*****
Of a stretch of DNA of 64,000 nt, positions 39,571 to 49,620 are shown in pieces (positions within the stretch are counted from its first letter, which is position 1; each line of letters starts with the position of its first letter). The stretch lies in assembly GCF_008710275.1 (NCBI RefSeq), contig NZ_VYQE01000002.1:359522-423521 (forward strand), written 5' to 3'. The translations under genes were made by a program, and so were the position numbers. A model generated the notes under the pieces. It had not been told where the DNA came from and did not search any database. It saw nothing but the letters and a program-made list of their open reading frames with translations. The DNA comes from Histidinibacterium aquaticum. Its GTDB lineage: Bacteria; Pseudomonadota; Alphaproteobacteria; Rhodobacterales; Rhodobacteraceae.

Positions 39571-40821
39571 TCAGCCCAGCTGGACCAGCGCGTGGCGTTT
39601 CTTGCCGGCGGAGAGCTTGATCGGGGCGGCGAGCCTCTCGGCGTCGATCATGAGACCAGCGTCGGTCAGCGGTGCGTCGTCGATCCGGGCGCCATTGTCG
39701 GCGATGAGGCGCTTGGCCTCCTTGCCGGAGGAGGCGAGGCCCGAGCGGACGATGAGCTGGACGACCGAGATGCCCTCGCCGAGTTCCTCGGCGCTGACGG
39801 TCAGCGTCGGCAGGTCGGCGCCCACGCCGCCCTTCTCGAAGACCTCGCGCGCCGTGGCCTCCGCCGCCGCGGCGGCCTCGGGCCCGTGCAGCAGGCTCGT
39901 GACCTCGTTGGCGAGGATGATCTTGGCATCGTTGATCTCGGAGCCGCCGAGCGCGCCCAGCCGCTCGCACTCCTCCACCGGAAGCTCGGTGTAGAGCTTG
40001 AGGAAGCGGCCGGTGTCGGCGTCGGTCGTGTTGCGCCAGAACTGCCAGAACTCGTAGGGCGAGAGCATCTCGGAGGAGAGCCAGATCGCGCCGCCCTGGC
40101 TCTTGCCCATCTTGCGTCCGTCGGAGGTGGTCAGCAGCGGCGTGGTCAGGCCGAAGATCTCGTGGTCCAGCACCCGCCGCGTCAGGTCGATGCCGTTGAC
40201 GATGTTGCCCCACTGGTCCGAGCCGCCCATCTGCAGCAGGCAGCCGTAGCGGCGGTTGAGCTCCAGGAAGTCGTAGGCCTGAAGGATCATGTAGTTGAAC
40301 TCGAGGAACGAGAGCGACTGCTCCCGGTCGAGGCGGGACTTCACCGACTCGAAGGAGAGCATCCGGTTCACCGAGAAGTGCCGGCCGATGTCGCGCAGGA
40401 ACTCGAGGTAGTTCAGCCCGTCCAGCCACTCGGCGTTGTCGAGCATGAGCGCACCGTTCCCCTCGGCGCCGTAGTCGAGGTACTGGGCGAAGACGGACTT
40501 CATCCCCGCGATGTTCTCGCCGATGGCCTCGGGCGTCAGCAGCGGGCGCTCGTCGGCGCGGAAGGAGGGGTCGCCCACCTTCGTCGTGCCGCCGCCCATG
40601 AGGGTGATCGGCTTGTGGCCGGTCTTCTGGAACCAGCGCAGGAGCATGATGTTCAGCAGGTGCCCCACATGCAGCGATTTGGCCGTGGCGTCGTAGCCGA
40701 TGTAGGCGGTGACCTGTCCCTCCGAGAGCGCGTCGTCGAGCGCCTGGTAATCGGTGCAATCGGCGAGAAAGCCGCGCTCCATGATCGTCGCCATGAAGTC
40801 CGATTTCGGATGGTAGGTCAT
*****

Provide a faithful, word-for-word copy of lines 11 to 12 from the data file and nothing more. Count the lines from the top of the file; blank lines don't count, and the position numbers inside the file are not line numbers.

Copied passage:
40301 TCGAGGAACGAGAGCGACTGCTCCCGGTCGAGGCGGGACTTCACCGACTCGAAGGAGAGCATCCGGTTCACCGAGAAGTGCCGGCCGATGTCGCGCAGGA
40401 ACTCGAGGTAGTTCAGCCCGTCCAGCCACTCGGCGTTGTCGAGCATGAGCGCACCGTTCCCCTCGGCGCCGTAGTCGAGGTACTGGGCGAAGACGGACTT